What is Statelessness?
The 1954 Convention relating to the Status of Stateless Persons establishes the legal definition for stateless persons as individuals who are not considered citizens or nationals under the operation of the laws of any country. A person’s citizenship and nationality may be determined based on the laws of a country where an individual is born or where her/his parents were born. A person can also lose citizenship and nationality in a number of ways, including when a country ceases to exist or a country adopts nationality laws that discriminate against certain groups.
UNHCR has released a Handbook on the Protection of Stateless People that helps to explain the definition of statelessness and procedural considerations for determining whether a person is stateless. These documents serve as guiding principles for countries, but the remedies available to stateless persons vary by country.
The United States does not currently make determinations about whether someone is stateless. In addition, the fact that a person is stateless does not provide her/him with any benefit or status under U.S. law. If a stateless person in the United States is ordered removed, some of the hardships that s/he might face include:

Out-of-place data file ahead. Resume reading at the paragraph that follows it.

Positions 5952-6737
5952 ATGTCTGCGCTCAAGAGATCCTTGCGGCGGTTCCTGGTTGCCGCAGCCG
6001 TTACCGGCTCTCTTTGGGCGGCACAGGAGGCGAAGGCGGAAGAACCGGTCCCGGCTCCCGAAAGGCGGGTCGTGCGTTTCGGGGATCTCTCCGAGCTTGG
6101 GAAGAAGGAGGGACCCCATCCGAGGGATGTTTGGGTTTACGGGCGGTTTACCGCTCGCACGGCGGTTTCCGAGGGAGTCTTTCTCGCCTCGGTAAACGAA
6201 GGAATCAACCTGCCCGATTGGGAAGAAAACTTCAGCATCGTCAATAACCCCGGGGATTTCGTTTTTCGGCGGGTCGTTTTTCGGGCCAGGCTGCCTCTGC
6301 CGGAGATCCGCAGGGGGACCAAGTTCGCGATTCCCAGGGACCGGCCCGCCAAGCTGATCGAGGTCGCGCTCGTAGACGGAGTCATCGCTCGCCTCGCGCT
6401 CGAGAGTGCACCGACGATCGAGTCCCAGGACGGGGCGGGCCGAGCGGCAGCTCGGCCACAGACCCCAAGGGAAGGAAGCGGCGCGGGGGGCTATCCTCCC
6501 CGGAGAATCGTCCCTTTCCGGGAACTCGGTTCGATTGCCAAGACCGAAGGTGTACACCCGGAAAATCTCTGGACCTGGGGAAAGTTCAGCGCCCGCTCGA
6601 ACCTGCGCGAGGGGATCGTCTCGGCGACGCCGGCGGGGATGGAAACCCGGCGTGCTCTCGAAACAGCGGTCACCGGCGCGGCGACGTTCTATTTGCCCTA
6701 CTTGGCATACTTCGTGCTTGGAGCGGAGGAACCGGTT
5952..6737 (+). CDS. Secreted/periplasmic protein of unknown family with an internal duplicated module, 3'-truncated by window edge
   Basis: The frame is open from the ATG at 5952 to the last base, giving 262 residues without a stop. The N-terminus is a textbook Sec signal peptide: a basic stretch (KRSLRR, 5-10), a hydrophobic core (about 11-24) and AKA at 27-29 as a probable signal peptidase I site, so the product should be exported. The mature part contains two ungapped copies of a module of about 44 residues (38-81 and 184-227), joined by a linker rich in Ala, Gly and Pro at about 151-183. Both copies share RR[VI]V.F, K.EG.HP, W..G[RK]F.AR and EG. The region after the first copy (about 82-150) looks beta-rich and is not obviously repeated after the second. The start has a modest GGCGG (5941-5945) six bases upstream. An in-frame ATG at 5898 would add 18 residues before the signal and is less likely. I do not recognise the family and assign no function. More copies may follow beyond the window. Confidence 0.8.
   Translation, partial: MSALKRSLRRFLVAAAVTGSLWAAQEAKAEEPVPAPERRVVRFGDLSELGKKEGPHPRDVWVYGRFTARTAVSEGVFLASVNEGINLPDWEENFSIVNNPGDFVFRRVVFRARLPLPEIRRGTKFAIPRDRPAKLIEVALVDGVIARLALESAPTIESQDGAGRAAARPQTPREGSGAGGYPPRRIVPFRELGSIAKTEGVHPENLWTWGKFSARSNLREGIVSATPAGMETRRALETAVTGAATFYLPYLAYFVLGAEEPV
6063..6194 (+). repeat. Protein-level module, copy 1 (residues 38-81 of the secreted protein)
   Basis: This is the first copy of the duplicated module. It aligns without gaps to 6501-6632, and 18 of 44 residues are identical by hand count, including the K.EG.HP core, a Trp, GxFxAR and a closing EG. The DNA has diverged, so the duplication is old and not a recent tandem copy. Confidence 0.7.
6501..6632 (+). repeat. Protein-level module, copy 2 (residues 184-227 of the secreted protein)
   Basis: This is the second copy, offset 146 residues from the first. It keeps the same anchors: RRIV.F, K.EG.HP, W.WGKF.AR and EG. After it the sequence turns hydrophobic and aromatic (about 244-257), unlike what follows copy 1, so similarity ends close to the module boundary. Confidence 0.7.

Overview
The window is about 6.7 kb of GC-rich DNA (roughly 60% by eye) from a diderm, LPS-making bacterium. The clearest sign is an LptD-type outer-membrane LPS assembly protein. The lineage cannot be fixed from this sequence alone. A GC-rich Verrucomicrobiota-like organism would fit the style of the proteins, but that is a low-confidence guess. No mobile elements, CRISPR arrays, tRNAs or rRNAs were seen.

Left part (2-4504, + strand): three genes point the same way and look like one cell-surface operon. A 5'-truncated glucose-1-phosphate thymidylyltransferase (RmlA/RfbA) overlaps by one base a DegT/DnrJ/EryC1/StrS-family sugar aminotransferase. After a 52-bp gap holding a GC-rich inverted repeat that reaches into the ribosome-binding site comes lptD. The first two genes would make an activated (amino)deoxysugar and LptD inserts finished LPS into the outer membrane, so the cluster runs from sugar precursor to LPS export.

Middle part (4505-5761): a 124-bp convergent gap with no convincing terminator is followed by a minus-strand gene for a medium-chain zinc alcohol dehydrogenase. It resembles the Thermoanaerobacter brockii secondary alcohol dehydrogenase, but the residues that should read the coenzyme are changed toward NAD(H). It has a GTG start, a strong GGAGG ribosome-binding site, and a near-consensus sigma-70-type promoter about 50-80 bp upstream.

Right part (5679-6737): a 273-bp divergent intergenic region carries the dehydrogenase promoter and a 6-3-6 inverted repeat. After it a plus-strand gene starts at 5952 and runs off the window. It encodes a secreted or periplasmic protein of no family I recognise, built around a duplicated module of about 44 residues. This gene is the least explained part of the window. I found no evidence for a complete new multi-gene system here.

- Inability to obtain travel documents;
- Long-term family separation due to that lack of travel documents;
- Possibility of being held in immigration detention for months or longer;
- Periodic reporting to immigration authorities on orders of supervision;
- Requirements to request travel documents from all countries to which s/he may have a claim to citizenship, either based on her/his parentage or place of birth;
- Requirements to contact third countries to ask their permission to be removed there, regardless of whether that individual has ties to that country;
- Requirement to apply annually for work authorization.
- Representing Stateless Persons Before U.S. Immigration Authorities: A Legal Practice Resource from the United Nations High Commissioner for Refugees (2017) (A resource manual for U.S. attorneys working with stateless or potentially stateless clients)
- Handbook on the Protection of Stateless Persons (2014) (explaining the definition of statelessness and procedural considerations for determining whether a person is stateless)
- 1961 Convention on the Reduction of Statelessness & 1954 Convention on Statelessness (These treaties form the foundation of the international legal framework to address statelessness. The 1961 Convention establishes safeguards for the conferral and non-withdrawal of citizenship to prevent cases of statelessness from arising. The 1954 Convention establishes a framework for the international protection of stateless persons.)
- UNHCR Report, Citizens of Nowhere: Solutions for the Stateless in the U.S. (2012) (discussing some of the key issues faced by stateless individuals in the U.S.)